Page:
Execution – Lifting of the Corporate Veil – In what circumstances and in which proceedings is the corporate veil to be lifted – Whether it can be lifted in execution proceedings also or it has to be lifted in the substantial proceedings, of orders/decrees wherein execution is sought – It cannot be laid down as a general proposition that whenever the decree is against a company, its Directors/shareholders would also be liable – To hold so would be contrary to the very concept of limited liability and obliterate the distinction between a partnership and a company. [Para 10]
Punjab Law Reporter – Supreme Court Online
As aforesaid not only were the Directors not parties to the arbitration proceedings but were not impleaded in the execution petition also. There are no averments whatsoever in the execution petition or even in the application under consideration of fraud or improper conduct or of incorporation of the company to evade obligations imposed by law and in which situations the Supreme Court in Singer India Ltd. v. Chander Mohan Chadha (2004) 7 SCC 1, has held that the corporate veil can be disregarded. All that the decree holder has pleaded is that one of the Directors has paid part of the decretal amount. Such voluntary payment by one of the Directors cannot entitle the decree holder to execute the decree against the other Directors also. The only other averments are that the income generated from the company was the income of the Directors. However there are no specific pleadings of fraud and as required to be made under Order 6 Rule 4 of the cpc. It is significant that the three Directors are not stated to be related to each other but are only described as friends of each other. Such faith amongst the Directors is implicit for them to come together to incorporate a company. However, the said circumstance alone is not sufficient to make out a case for lifting of the corporate veil. It has been vaguely stated that the claims of the decree holder are pending since 1996 and the assets of the company have been done away with. There are no averments whatsoever as to what were the assets of the company and as to when they were transferred. In Saurabh Exports v. Blaze Finlease & Credits Pvt. Ltd. 129 (2006) DLT 429, on the pleadings and evidence recorded, the court had found that the company was only a front for the business of its Directors and it was on such evidence that the decree was passed not only against the company but against the Directors also. In the present case no efforts whatsoever have been made out by the decree holder to even plead that the assets of the Directors against whom the decree is sought to be executed were not in existence prior to the incorporation of the company or that the business through the company was only a front for the business of the said Directors.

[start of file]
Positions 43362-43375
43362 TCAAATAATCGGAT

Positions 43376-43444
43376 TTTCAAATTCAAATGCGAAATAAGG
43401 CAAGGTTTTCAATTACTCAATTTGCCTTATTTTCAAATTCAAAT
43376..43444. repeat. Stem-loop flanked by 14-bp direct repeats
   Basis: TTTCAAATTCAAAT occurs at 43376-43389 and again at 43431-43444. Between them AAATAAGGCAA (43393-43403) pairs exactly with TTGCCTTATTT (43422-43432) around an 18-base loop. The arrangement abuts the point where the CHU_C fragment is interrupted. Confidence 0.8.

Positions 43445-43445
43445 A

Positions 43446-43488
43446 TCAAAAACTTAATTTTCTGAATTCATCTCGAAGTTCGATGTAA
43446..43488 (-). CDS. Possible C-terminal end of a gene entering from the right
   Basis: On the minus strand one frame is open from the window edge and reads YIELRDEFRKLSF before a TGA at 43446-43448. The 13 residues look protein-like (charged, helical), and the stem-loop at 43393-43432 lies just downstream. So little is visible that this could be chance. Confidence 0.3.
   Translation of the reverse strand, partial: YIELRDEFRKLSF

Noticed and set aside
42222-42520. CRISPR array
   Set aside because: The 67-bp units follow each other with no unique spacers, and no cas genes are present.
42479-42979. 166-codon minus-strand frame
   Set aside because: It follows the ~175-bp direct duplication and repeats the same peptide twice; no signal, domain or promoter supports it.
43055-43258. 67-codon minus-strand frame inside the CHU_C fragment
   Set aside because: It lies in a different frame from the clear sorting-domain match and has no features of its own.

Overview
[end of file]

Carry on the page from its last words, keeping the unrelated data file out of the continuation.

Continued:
In Ashish Polyfibres (Bihar) Ltd. v. State Bank of India 2009 (107) DRJ 1 (DB);in a suit by a bank for recovery of dues, decree had been passed not only against the company but also against its Directors. The said decree was under challenge before the Division Bench on the ground of the Directors being not liable. The Division Bench dismissed the appeal for the reason that in that case the money had been mistakenly credited by the bank in the account in the name of the company and it was found that the Directors of the company in spite of knowledge of such mistake misappropriated the amounts. It was in those circumstance that they were held liable and not merely for the reason of being the Directors. Moreover that was a substantive proceeding and not an execution proceeding.
M.R. Khanna v. Union of India 133 (2006) DLT 114, was a case of recovery of dues under the Employees' State insurance Act, 1948. The corporate veil was pierced in that case because the ESI's contributions recovered from the salaries of the poor workers had not been deposited but had been misappropriated by the Directors for their own benefit. That was also not a case of execution of a decree but of steps taken under the Employees' State Insurance Act, 1948.
The observations relied upon in Iyer & Son Pvt. Ltd. v. LIC 2007 X AD ,were also made in the context of public dues. No public dues are involved in the present case; that was also not the case of a money decree.
Saurabh Exports v. Blaze Finlease & Credits Pvt. Ltd. 129 (2006) DLT 429, was a suit for recovery of money against the company and its Directors and not a case of execution.